Dr. John C. Wells joined the James Madison University (Madison College at the time) physics department in 1947 and started the planetarium three years later in the attic of Burruss Hall.
Dr. Wells was named chair of the physics department in 1955, a roll he filled until stepping down in 1974. He taught for five more years before retiring as a teacher in 1979.
Though he retired from the classroom, Dr. Wells continued to work as curator of the planetarium, which moved from Burruss Hall to its current location in Miller Hall in 1975. The planetarium was named for Dr. Wells in 1980.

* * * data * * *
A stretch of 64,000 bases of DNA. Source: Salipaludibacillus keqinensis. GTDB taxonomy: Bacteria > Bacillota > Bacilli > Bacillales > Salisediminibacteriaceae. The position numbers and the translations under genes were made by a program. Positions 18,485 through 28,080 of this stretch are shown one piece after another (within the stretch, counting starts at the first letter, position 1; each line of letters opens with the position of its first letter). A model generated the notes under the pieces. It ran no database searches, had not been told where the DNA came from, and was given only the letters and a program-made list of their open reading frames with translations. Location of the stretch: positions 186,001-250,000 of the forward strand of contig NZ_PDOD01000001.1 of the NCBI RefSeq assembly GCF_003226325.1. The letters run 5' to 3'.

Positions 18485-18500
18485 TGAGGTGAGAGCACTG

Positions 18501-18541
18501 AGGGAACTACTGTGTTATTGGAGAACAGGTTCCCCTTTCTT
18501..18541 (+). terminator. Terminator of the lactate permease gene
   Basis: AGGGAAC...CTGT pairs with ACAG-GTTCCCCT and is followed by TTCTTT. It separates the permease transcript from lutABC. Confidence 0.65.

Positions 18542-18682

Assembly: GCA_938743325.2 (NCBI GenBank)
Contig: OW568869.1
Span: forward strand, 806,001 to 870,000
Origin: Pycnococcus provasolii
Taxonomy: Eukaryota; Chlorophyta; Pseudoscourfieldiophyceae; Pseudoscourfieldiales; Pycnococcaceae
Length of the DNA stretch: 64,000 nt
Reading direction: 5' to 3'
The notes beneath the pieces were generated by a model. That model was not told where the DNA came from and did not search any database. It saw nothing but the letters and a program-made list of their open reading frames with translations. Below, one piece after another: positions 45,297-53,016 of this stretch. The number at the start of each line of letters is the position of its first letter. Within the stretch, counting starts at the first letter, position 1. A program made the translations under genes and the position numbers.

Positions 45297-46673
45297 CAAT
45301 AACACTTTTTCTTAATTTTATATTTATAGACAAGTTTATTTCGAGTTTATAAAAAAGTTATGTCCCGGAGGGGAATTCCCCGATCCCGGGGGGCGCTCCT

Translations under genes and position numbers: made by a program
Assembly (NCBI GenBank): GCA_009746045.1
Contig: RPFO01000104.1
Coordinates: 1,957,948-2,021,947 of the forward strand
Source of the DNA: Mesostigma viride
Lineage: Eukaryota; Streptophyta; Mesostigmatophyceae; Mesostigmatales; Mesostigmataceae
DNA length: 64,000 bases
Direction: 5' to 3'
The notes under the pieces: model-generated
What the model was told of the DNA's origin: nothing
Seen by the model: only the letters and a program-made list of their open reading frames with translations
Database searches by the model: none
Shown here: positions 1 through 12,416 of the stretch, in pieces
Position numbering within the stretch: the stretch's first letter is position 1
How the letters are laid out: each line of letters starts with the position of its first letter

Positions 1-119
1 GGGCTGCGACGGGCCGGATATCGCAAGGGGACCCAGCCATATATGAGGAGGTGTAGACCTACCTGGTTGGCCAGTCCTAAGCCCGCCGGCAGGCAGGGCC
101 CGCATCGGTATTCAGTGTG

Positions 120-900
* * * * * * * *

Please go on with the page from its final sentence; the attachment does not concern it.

Following its renovation, the planetarium was rededicated in September 2008 in honor of Dr. Wells, who died in 2005.
Dr. Wells was not only a pioneer in teaching astronomy, but in advancing teaching techniques. Among his innovations was using closed-circuit television.
"He was a real innovator and leader in terms of science education," JMU physics professor John Staib said in a Daily News-Record article about Dr. Wells. "He was very ambitious and very passionate about what he did."